October 15, 2013 | 4-minute read (693 words)
Originally published in SmartBlog on Leadership.
We asked startup founders about the worst leadership mistake they made, the impact it had on their startup, and how they corrected their mistake. The following answers are provided by the Young Entrepreneur Council, an invite-only organization composed of the world’s most promising young entrepreneurs. The YEC recently launched #StartupLab, a free virtual mentorship program that helps millions of entrepreneurs start and grow businesses via live video chats, an expert-content library and e-mail lessons.
1. Thinking everyone had the same thought process
A mistake I made early on was thinking that our employees had the same thought processes and learning tactics that I did. Explaining something, walking away and expecting them to execute the task as I saw it in my head proved unrealistic. Now, I ask employees to tell me what the end result will be or explain the process so I can figure out if we are on the same page.
— Kim Kaupe of ZinePak
2. Not firing sixes fast enough
Employing sixes [of 10s] at a startup can sink your business. It sounds rough, but good employees — when you need great ones — bring everyone down with them. The scary thing is when you don’t notice or act on it fast enough. I made that mistake early on, and I continue to work at not making it again.
— Derek Flanzraich of Greatist
3. Hiring on work before values
An early mistake I made was hiring people based on their work first and their core values second. Hiring people who believe in our principles above anything else is now crucial to how we hire today. Employees have to believe in our core values before working here, regardless of their portfolios or Rolodex.
— Chuck Longanecker of digital-telepathy
4. Not focusing on employee development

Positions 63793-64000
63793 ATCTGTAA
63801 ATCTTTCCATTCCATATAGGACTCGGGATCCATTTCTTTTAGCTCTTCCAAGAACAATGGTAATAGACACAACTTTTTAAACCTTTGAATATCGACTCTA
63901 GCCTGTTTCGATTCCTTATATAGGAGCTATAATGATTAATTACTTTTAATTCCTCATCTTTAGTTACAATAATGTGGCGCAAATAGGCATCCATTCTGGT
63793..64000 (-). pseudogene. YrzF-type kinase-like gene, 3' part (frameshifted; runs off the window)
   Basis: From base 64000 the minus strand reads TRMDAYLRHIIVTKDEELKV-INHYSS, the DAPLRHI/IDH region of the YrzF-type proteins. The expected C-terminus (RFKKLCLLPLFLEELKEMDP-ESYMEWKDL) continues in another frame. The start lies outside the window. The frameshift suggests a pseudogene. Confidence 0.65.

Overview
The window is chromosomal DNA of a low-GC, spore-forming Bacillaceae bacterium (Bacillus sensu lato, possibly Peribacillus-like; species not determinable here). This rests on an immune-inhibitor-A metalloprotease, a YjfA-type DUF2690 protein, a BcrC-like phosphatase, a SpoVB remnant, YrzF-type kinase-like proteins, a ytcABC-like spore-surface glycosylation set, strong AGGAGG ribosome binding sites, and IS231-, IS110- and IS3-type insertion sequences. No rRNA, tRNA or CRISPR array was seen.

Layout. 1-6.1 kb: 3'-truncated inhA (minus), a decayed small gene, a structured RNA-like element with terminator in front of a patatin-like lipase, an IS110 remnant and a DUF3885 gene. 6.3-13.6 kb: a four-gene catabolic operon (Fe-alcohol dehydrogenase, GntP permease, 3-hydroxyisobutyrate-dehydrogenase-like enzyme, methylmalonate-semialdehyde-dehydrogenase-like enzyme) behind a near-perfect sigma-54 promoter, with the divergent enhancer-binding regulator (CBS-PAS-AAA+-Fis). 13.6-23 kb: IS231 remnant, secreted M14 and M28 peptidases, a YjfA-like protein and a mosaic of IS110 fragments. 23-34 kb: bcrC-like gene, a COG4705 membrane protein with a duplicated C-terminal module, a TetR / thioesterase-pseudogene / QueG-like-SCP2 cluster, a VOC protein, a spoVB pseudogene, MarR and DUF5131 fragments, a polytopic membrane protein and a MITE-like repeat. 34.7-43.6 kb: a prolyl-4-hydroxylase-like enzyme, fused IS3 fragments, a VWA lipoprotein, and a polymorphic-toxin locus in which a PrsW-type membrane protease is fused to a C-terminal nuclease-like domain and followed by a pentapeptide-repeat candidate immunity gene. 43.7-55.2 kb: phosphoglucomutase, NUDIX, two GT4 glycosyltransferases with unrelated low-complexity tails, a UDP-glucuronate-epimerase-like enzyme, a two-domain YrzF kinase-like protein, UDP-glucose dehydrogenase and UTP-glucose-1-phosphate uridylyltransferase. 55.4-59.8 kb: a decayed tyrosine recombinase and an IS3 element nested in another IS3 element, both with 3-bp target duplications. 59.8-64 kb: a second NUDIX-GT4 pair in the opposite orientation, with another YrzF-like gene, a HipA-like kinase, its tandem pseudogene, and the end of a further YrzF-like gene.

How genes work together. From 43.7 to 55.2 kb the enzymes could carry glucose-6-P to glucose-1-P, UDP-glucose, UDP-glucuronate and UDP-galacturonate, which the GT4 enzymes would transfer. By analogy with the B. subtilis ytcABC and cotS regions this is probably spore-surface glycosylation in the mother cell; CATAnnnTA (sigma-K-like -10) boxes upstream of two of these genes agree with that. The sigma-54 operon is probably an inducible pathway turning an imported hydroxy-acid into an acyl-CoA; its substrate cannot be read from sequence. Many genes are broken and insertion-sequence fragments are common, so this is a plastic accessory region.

Good employees want to grow both the business and their professional skill set. As a business owner, you need to ensure that staff feel they have room to expand their knowledge base. The best employees will always look elsewhere once they feel they have reached their ceiling at your company. Plus, if an employee isn’t hungry for development, is he the “A+” employee a startup needs to succeed?
— Mitch Gordon of Go Overseas
5. Failing to let employees do things their way
Your employees want to impress you and build a great company, so they frequently have unique sets of anxieties and concerns. In the early days, remember to stay patient and let your employees do things their way. Oftentimes, you’ll find that their way was a hell of a lot better than your way — that’s why you hired them in the first place!
— Gagan Biyani of Growth Hackers Conference
6. Trying to overextend employees’ skills
Early on, I tried to have my CFOs help me with business development. I quickly recognized that these finance professionals were great at what they did, but they were not salespeople. This taught me that you have to build out your team, allowing team members to focus on what they do best. Don’t try to get your employees to overextend themselves when they are not in a good position to do so.
— David Ehrenberg of Early Growth Financial Services
7. Hiring friends
Early on, I hired friends because I didn’t know any better. They turned out to be unreliable, often showing up late because they knew I couldn’t get too mad at them. It resulted in poor job performance and dissatisfied clients. I learned that you can only hire friends who agree with you on the importance of building the brand. Otherwise, just be friends outside of work.
— Nick Friedman of College Hunks Hauling Junk and College Hunks Moving
8. Resisting delegation
I took too long to remove myself from day-to-day tactical responsibilities. I had to learn the true responsibilities of the CEO and focus on high-leverage uses of my time.
— Robert J. Moore of RJMetrics
What newbie mistakes are you guilty of? Tell us about it in comments below.